State Representative Terry O’Donnell, R-Catoosa, didn’t start out life planning to run for office, but since 2013 he’s been representing the people of House District 23. This session O’Donnell also serves in a leadership role as Speaker Pro Tempore of the House.
Representative O’Donnell is an attorney by trade. He also volunteered with the City of Catoosa Planning Commission and Zoning Board for a decade. When the District 23 seat opened up, he said people in Catoosa encouraged him to run.
“When part of your community comes and, you know, endorses you and asks you to run; that was strong. That was very powerful to me. And so that’s why I decided to run for state representative,” O’Donnell said.
One of O’Donnell’s biggest goals for this legislative session is the passage of House Bill 2030.
“It would require high school students to take the history and civics portion of the naturalization test that is given to people coming from other countries that are not US citizens to become citizens…it encourages a more robust study of documents like the Declaration of Independence, the Constitution and the Federalist Papers…it will lead to a more thorough understanding of our nation and our history,” O’Donnell said.
House Bill 2030 passed the full House of Representatives and is currently under consideration in the State Senate.
Representative O’Donnell believes strongly in holding on to democracy.
“Democracy is a beautiful thing, you can hold on to democracy as long as you have democracy. But then when you change (that)…then your democracy ceases to exist. And it will be very difficult to regain that. I just don’t think people have an appreciation of how our system works and the beauty of our system”
Another bill O’Donnell is supporting this year is House Bill 2085, which would require the national motto “In God We Trust” be displayed on all of the government buildings in the state.
“I really liked the idea because our national motto in God We Trust has been a motto since the 50s…it is a motto that is both reassuring and unifying of our people. And it’s been voted on several times federally and both Democrats and Republicans agree to that motto. So I think we’re at a point in our history where we could really use some things to unify our country. So I thought it was a great idea and that’s why I supported that bill and signed on as an author.”
O’Donnell also said he has supported teacher pay raises in the past and said while state funding may not dramatically increase this year, because of the new COVID-19 relief package, schools will be receiving more money. However, he said the way teacher pay raises are handed out should be carefully considered.
“I think most teachers should receive a pay raise. I think that we should come up with a formula for merit based pay raises. I don’t think we do enough to reward excellence in the classroom if the system promotes kind of a social promotion of raises. But I think teaching is very, very important. It’s a central function of government and we need to have good teachers. But I don’t know that everybody needs to just be promoted based on their years of service.”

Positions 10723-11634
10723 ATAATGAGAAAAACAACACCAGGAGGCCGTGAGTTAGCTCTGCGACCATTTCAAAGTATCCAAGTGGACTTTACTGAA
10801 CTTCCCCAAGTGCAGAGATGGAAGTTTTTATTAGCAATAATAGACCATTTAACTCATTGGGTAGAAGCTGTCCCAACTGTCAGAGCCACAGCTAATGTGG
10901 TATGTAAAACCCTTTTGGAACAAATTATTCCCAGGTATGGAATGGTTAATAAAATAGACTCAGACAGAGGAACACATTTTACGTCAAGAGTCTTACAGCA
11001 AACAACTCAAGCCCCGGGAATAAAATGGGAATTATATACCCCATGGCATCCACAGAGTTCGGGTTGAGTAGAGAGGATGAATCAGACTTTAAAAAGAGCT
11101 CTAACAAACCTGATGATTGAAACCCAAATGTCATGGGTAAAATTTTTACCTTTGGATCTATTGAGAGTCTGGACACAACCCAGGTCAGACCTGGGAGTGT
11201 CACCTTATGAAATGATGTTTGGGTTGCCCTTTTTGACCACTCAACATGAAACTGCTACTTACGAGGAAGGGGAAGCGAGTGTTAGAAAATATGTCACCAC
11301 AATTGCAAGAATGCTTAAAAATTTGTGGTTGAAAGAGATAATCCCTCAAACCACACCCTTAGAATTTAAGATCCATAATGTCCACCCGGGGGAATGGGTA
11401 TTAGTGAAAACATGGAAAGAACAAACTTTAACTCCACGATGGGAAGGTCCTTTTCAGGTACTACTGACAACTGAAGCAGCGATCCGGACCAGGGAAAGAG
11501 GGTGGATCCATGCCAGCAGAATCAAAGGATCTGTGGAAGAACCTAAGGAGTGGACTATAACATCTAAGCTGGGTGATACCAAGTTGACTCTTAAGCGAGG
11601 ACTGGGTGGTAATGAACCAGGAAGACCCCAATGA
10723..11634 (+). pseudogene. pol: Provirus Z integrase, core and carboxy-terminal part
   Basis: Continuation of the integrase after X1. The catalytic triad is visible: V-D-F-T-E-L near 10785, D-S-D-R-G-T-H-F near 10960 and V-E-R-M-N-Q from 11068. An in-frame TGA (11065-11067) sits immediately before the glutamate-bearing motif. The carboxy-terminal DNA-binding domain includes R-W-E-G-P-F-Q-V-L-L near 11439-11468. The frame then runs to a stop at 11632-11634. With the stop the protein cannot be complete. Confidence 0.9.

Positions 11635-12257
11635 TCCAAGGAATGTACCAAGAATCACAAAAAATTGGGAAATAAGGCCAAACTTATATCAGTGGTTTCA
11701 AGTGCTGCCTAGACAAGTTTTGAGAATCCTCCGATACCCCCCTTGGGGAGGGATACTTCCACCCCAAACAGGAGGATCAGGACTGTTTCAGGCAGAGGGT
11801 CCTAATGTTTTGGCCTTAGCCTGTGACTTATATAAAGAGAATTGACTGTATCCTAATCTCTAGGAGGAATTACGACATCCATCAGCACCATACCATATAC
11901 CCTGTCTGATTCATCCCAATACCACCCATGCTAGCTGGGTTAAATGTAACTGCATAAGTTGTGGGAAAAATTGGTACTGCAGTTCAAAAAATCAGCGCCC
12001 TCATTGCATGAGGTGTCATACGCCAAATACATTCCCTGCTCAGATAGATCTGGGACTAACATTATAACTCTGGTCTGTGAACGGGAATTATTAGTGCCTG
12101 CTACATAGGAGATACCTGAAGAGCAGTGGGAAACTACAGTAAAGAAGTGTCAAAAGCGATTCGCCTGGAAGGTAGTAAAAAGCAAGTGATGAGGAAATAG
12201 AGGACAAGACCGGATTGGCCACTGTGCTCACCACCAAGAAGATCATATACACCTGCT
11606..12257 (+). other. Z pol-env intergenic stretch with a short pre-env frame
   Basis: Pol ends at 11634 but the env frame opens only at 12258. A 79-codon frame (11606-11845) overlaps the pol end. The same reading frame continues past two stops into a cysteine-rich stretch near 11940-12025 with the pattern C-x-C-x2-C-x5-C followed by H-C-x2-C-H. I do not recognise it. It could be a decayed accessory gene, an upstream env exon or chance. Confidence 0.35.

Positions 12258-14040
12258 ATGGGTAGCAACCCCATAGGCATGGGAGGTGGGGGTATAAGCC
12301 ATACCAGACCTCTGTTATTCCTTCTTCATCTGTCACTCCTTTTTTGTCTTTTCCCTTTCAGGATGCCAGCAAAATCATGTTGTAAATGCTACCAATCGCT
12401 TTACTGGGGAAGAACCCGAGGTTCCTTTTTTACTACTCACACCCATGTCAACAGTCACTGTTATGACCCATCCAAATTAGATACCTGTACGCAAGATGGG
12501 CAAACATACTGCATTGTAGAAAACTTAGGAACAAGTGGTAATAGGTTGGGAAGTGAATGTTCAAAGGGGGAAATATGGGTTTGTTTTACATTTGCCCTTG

In the past Representative O’Donnell has worked on issues such as criminal justice reform. During the previous administration, O’Donnell was a chief co-sponsor of a reform package that was approved by then Governor Mary Fallin.
“Part of the attraction to me for the criminal justice reform was that we were going to get people out of jail and we were going to have more robust chemical dependency intervention programs,” O’Donnell said. “We were also going to invest the savings into mental health from my standpoint, as a legislature. We have about four thousand fewer people in jail right now than we did when I started.”
O’Donnell said the state has not yet seen the projected savings from the criminal justice reform measures, but he believes it is just a matter of time before the reforms pay for themselves.
“We really need the money to catch up so that we can invest some of that money into the addiction programs and the mental health programs where I would say we’re halfway there. We’ve done the part about getting people out of jail. Now we need to do the other half.”
One issue that went unaddressed by the legislature this year was any new rules or regulations surrounding police reform in the wake of protests and riots around the country and in Oklahoma. O’Donnell said he believes the legislature’s authority to act is limited. However, he said lawmakers have taken steps to address some issues with policing.
“We have written some bills. I’ve got a bill this year that requires the release of videotape, it involves interaction between the police and the public…We set requirements for CLEET training, which is the training that law enforcement goes through to to pay for the safe practice and handling of firearms.”
This past year has been challenging for Oklahoma due to the pandemic, but O’Donnell said the fact more than 25% of Oklahomans have already been vaccinated is a huge step forward. This week, Oklahoma moved into its Phase 4 vaccination plan which means any adult can get a vaccine.
Representative O’Donnell has a bachelor’s degree in political science from his time at Baylor University. If you’re interested in running for public office, he suggested volunteering with a campaign for a candidate you like and developing relationships with other people.
He also suggested participating in the “Oklahoma House of Representatives High School Page Program” that lets you visit the Capitol and learn what representatives work on inside the House chamber.
Representative O’Donnell is considering making his final reelection bid in 2022.